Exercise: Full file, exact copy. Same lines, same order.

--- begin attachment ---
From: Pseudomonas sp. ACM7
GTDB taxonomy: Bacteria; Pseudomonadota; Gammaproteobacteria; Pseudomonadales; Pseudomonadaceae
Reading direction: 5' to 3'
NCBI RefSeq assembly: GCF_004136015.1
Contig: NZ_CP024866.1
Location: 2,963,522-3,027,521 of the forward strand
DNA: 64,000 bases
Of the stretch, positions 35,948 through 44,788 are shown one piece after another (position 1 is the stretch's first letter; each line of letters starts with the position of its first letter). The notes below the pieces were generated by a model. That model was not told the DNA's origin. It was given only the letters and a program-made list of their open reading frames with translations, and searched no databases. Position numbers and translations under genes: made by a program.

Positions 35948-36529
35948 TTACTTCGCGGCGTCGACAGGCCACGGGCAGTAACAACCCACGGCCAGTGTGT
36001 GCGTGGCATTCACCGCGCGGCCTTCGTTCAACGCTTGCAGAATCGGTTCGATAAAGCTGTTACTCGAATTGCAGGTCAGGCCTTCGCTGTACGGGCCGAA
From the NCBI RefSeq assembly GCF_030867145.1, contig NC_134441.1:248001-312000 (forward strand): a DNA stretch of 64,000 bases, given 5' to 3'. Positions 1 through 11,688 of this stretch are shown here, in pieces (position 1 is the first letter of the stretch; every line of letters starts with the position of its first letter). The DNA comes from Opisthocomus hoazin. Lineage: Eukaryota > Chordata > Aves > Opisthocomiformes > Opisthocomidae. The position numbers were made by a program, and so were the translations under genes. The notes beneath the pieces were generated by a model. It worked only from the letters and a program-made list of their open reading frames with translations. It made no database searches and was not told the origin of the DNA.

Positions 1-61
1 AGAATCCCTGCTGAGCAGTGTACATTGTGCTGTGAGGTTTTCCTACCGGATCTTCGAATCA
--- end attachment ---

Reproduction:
From: Pseudomonas sp. ACM7
GTDB taxonomy: Bacteria; Pseudomonadota; Gammaproteobacteria; Pseudomonadales; Pseudomonadaceae
Reading direction: 5' to 3'
NCBI RefSeq assembly: GCF_004136015.1
Contig: NZ_CP024866.1
Location: 2,963,522-3,027,521 of the forward strand
DNA: 64,000 bases
Of the stretch, positions 35,948 through 44,788 are shown one piece after another (position 1 is the stretch's first letter; each line of letters starts with the position of its first letter). The notes below the pieces were generated by a model. That model was not told the DNA's origin. It was given only the letters and a program-made list of their open reading frames with translations, and searched no databases. Position numbers and translations under genes: made by a program.

Positions 35948-36529
35948 TTACTTCGCGGCGTCGACAGGCCACGGGCAGTAACAACCCACGGCCAGTGTGT
36001 GCGTGGCATTCACCGCGCGGCCTTCGTTCAACGCTTGCAGAATCGGTTCGATAAAGCTGTTACTCGAATTGCAGGTCAGGCCTTCGCTGTACGGGCCGAA
From the NCBI RefSeq assembly GCF_030867145.1, contig NC_134441.1:248001-312000 (forward strand): a DNA stretch of 64,000 bases, given 5' to 3'. Positions 1 through 11,688 of this stretch are shown here, in pieces (position 1 is the first letter of the stretch; every line of letters starts with the position of its first letter). The DNA comes from Opisthocomus hoazin. Lineage: Eukaryota > Chordata > Aves > Opisthocomiformes > Opisthocomidae. The position numbers were made by a program, and so were the translations under genes. The notes beneath the pieces were generated by a model. It worked only from the letters and a program-made list of their open reading frames with translations. It made no database searches and was not told the origin of the DNA.

Positions 1-61
1 AGAATCCCTGCTGAGCAGTGTACATTGTGCTGTGAGGTTTTCCTACCGGATCTTCGAATCA